The Baby’O fire and the floor fee

No one is safe in Acapulco. That’s the message left by the Baby’O arson. One of the club’s partners, Eduardo Césarman, ruled out that the fire, which due to the video that circulated was clearly caused, was motivated by the collection of the floor. In this regard, he said: “… we have never had a recent or past problem. The truth is that the Acapulco that we know is peaceful, friendly, it is not an Acapulco where there is crime ”. I have no information about what happened at Baby’O that contradicts what was stated by Césarman. It is likely that the attack on Baby’O, because of the iconic nature of the place and because it occurred almost at the same time as the protest of the new mayor, the morenista Abelina López, was a general warning. Against the incoming authorities, but also against the entire business community of the port.

However, I would not take my finger off the line on the issue of floor collection. Nor does it seem unreasonable to think that, with the attack on Baby’O, what one of the criminal groups that operates in Acapulco (which are several and very aggressive, including The New Company and to Acapulco Independent Cartel), is to pave the way to extort money. I also think it necessary to emphasize that it is somewhat naive to expect that, on the part of the victims of this crime, there will be a complaint of facts, let alone a public recognition. There are several reasons why asking owners to accept that their establishments are operating under threat is equivalent to asking them to shoot themselves in the foot. There are three of the most common reasons.

The first, which alone is sufficient, is the fear of personal reprisals. The second is that clubs, bars and restaurants live off their reputations, especially glossy places like Baby’O. Customers who frequent these types of establishments would think twice before going to a club known to have paid or paid a fee to a criminal group. The third is that reporting also means opening the door to investigating other criminal activities that are frequently tolerated or overlap, such as the sale of coca and other hard drugs. In fact, in the case of nightclubs, extortion and drug dealing often go hand in hand. Criminals sometimes demand a cash payment, sometimes what they seek is to impose exclusively on their dealers, sometimes a combination of both. The silence of the victims is one of the factors that has favored the spread of floor charges throughout the country and in all sectors, but alarmingly in tourist destinations.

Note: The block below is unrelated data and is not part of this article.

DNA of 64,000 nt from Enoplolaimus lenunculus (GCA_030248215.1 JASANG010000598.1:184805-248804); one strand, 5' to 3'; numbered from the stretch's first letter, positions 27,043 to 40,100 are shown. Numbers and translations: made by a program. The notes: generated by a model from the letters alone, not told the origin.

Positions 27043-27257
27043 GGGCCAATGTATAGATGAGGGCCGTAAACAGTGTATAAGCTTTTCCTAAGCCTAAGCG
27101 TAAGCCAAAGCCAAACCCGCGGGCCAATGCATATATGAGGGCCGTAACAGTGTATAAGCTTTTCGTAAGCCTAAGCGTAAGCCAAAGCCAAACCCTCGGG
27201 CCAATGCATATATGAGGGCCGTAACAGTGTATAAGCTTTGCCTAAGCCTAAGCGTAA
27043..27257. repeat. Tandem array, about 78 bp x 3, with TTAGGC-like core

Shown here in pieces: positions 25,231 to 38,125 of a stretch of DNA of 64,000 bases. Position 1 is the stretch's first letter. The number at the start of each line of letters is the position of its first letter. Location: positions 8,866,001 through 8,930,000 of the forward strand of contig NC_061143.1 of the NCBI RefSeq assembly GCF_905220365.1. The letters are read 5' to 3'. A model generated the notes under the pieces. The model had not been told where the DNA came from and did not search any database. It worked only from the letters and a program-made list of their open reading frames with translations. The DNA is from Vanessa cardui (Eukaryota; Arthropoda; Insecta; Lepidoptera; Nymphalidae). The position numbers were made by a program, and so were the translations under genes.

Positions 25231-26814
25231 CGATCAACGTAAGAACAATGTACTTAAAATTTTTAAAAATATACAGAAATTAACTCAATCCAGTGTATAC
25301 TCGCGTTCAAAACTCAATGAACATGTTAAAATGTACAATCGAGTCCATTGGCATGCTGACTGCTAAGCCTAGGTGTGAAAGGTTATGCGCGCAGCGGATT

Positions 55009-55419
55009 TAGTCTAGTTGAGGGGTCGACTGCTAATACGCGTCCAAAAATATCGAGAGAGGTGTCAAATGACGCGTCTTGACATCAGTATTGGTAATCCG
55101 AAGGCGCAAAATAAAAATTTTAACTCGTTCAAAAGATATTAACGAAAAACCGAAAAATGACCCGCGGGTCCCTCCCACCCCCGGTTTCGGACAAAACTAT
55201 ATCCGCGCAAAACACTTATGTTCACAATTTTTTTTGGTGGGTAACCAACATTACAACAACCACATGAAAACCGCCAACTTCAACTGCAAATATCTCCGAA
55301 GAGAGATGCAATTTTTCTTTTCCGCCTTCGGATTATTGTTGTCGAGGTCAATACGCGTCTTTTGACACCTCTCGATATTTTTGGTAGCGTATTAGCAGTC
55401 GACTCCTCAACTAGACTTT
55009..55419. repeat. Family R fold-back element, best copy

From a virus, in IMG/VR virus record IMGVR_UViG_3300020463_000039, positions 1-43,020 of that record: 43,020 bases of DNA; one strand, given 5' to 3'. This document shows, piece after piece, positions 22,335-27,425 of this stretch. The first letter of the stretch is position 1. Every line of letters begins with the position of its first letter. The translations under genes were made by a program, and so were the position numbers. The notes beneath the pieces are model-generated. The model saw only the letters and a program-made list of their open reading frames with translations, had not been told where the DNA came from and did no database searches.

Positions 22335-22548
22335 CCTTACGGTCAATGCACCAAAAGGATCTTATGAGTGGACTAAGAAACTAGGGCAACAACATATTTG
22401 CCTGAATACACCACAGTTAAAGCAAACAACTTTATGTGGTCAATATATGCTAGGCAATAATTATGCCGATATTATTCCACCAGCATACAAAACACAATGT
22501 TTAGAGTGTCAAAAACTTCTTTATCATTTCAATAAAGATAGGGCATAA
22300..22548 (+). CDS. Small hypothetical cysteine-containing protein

I do not think that the floor charge is a problem without a solution. In fact, there is an encouraging precedent. Kidnapping, which in the strict sense is a type of extortion, is no longer a problem of the magnitude of a few years ago. Inegi estimates that in 2013 there were around 132 thousand kidnappings, for 2020 the estimated figure was 83 thousand. A decrease of 37 percent, quite commendable considering the prevailing insecurity context. What made the difference in this crime was the creation in 2014 of a National Anti-Kidnapping Coordination, headed by Renato Sales Heredia, which in turn supported the creation of specialized units in each of the 32 states, with resources – and police personnel and ministerial – dedicated exclusively to identifying, and then combating, new patterns and modalities of kidnapping.

The experience of the National Anti-Kidnapping Coordination offers us a route to follow to face the current crisis of face-to-face extortion. Similarly, floor charges could be lowered (at least in the highest risk sectors, such as tourism) if specialized teams are formed to combat it. However, in order to have results, it is essential to start from the premise that face-to-face extortion and the collection of fees, unlike kidnapping, is, as I already mentioned, an essentially silent crime. According to the National Survey of Victimization and Perception of Public Safety of the Inegi (Envipe), extortion is the third type of crime with the highest incidence. According to this survey, in 2020 there were more than 6 million extortions in the country. However, in the complaints received by the prosecutors of the 32 states, only 8,380 victims are reported. According to these parameters, the black figure is 99.86 percent. Of course, these figures refer to all types of extortion, but they do serve to give us an idea of ​​the degree to which house collection is a primarily invisible phenomenon.

Considering the above, to combat the collection of floor the authorities have to do something that goes against the instincts of any politician: dedicate resources and effort, and proactively investigate, a problem that most of the time does not make noise. Hopefully after what happened at Baby’O (and with the memory of other, more unfortunate cases, where there were human losses), action will be taken on the matter.